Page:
Here I explain why after 6 years the Zig programming language hasn’t caught on and why I believe it doesn’t have a bright future. I also explain why, despite of this, Zig shows up on the front page of Hacker News every couple of weeks.

Zig has been marketed as a “better C”. Unfortunately, the language didn’t address the issues associated with C (memory safety, concurrency). Nor it did introduce new ideas. Arguably the only feature that makes Zig stand out is its ‘comptime’ feature which languages like D have had for the last 16 years.

However, even though Zig didn’t bring anything new to the table, some people might still prefer it because they feel more productive with it. The reason why we haven’t seen Zig in companies’ codebases and only in people’s personal projects is because companies are reluctant to commit to a high-risk pre-alpha language.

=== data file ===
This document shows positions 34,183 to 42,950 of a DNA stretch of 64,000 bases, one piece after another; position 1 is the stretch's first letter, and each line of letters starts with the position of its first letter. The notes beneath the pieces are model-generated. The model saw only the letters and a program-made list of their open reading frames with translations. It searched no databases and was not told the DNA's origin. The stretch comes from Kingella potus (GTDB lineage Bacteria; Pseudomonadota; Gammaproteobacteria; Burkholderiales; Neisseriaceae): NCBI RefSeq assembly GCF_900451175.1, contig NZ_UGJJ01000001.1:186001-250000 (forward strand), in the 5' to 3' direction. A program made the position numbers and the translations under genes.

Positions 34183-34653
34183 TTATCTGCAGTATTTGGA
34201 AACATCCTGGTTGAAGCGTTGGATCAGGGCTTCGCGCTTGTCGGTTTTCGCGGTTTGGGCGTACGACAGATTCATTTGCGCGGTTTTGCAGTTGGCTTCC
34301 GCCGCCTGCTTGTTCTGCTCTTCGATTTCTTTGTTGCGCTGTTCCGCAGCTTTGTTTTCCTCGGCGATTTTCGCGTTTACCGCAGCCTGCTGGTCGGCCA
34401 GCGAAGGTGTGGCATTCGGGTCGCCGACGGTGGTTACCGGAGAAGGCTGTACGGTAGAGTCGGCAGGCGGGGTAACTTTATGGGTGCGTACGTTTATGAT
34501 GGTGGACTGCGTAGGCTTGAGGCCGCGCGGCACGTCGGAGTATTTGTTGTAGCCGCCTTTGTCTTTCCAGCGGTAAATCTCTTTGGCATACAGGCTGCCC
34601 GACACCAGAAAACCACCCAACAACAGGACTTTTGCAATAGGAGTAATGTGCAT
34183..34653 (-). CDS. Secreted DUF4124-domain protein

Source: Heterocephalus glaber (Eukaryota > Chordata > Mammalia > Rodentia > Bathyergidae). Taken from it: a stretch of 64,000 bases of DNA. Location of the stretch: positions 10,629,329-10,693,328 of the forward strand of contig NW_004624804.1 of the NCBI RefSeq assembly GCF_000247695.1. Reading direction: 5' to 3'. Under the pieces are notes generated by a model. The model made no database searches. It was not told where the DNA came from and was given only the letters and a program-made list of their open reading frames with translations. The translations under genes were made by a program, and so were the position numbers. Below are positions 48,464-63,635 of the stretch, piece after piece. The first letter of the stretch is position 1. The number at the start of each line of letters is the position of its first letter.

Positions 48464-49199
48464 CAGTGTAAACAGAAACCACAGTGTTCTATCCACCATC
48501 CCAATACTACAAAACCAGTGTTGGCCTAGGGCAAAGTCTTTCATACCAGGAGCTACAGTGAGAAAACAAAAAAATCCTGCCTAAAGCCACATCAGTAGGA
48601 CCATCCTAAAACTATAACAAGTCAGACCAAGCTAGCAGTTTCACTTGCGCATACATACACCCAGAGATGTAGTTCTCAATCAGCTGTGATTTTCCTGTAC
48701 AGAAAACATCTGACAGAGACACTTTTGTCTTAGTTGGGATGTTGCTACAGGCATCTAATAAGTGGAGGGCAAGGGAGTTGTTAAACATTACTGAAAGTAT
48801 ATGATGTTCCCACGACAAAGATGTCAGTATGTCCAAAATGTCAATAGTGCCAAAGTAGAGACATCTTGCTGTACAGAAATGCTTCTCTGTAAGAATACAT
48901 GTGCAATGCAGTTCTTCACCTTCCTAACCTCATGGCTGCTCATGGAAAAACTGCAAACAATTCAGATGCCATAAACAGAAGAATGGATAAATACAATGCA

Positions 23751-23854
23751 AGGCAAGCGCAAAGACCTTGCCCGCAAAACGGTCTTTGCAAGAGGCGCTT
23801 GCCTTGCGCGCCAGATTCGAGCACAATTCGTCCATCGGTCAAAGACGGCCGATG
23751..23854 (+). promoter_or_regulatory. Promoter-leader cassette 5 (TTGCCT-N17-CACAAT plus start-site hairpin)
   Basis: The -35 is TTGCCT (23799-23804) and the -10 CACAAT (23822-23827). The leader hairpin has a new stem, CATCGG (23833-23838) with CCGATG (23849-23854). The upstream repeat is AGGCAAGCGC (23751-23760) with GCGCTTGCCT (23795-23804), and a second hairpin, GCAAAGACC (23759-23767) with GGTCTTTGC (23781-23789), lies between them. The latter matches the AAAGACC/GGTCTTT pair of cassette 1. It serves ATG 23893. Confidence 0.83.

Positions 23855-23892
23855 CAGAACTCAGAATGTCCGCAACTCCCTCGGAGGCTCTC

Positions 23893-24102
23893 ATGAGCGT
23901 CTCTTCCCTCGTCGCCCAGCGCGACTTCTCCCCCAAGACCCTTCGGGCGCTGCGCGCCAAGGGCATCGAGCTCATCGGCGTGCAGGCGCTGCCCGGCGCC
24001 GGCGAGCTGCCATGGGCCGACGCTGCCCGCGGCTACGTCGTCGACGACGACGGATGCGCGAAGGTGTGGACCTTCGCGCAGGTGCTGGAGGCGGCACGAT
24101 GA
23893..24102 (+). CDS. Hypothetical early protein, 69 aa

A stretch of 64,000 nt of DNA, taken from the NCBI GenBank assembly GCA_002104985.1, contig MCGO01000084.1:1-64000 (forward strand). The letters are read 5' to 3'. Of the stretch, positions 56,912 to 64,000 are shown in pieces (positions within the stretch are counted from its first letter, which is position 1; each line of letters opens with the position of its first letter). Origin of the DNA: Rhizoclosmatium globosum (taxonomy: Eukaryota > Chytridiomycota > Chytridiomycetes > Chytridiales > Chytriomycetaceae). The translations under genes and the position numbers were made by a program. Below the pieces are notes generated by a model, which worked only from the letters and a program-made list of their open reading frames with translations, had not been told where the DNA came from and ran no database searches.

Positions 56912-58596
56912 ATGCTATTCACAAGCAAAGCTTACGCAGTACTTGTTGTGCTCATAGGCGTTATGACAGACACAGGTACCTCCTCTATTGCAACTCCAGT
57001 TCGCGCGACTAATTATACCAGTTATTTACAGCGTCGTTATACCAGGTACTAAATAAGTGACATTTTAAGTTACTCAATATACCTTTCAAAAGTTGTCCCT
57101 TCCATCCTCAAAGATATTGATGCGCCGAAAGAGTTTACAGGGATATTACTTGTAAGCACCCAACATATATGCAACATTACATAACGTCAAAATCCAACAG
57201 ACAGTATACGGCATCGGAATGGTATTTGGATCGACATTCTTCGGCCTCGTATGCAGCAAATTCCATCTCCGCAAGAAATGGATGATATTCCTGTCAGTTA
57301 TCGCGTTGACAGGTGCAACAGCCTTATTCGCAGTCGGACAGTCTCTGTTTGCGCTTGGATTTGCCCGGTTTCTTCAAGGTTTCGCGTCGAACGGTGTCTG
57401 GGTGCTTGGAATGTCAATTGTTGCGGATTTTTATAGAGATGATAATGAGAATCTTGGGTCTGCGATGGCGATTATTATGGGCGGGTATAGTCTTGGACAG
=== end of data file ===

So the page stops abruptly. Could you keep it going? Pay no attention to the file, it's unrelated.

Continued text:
And it doesn’t look like Zig is going to reach version 1.0 anytime soon - the Zig compiler is still “not stable enough” to parse tabs:

Then why do we keep seeing a pre-alpha language showing up on the Hacker News frontpage every couple of weeks?

Because there is a financial incentive to promote the language. The financial reports of the Zig Software Foundation:

Finances

But since Zig doesn’t have a solid technical foundation, promoting the language is not enough. The Zig team is also attacking competing languages:

Hacker News

and people who point out Zig’s shortcomings:

Twitter

Developers would love to see a language replacing the half-a-century old C. Unfortunately, I doubt that will be Zig.